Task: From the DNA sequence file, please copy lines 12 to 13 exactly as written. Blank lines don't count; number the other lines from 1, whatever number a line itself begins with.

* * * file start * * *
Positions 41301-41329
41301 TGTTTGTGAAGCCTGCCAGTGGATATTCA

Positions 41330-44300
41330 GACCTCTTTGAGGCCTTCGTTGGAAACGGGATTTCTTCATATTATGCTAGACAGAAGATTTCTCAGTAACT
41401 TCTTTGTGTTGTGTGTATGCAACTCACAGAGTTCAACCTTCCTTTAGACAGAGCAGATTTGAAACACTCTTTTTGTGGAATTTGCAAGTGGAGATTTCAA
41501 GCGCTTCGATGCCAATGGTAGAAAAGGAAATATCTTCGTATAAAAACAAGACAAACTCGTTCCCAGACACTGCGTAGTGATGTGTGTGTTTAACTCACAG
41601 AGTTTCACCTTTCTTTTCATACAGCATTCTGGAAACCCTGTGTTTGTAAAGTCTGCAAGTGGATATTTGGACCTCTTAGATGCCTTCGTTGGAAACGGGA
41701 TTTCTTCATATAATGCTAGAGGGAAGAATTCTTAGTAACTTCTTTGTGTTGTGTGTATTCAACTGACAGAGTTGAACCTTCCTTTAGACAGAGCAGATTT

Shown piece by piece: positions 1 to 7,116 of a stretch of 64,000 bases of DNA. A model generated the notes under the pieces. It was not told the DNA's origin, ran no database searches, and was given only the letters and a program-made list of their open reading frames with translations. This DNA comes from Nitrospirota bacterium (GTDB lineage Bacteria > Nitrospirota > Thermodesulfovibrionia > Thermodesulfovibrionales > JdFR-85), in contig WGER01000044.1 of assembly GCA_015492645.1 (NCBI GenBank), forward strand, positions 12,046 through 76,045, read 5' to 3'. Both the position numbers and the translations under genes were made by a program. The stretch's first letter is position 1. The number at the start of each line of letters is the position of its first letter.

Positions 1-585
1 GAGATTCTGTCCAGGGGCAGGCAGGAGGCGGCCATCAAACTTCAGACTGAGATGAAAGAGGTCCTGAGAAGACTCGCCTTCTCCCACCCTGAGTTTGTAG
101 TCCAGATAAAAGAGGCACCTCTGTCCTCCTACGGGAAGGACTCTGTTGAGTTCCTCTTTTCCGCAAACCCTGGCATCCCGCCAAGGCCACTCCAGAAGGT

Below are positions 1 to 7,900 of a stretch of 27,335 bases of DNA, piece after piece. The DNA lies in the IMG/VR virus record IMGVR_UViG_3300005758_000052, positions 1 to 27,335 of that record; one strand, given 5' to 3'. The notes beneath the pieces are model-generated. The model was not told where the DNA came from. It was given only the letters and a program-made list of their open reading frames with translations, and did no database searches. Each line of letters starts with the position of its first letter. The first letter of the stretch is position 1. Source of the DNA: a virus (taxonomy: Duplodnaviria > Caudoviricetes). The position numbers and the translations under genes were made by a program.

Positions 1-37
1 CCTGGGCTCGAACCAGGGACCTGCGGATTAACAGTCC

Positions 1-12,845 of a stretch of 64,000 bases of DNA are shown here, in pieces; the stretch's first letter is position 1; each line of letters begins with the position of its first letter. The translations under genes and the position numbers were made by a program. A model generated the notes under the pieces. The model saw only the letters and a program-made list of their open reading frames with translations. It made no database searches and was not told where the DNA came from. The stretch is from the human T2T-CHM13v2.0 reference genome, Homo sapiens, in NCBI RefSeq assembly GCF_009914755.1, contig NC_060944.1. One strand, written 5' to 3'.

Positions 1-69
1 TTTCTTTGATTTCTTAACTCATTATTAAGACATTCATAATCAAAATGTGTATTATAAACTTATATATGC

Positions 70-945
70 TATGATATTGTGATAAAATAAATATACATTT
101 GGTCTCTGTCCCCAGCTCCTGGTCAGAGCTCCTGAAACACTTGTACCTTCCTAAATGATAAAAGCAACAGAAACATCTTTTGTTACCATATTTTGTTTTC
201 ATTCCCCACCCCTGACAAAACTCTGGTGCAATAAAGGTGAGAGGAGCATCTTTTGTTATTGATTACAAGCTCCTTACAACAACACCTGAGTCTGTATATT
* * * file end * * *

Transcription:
101 TCCAGATAAAAGAGGCACCTCTGTCCTCCTACGGGAAGGACTCTGTTGAGTTCCTCTTTTCCGCAAACCCTGGCATCCCGCCAAGGCCACTCCAGAAGGT

Below are positions 1 to 7,900 of a stretch of 27,335 bases of DNA, piece after piece. The DNA lies in the IMG/VR virus record IMGVR_UViG_3300005758_000052, positions 1 to 27,335 of that record; one strand, given 5' to 3'. The notes beneath the pieces are model-generated. The model was not told where the DNA came from. It was given only the letters and a program-made list of their open reading frames with translations, and did no database searches. Each line of letters starts with the position of its first letter. The first letter of the stretch is position 1. Source of the DNA: a virus (taxonomy: Duplodnaviria > Caudoviricetes). The position numbers and the translations under genes were made by a program.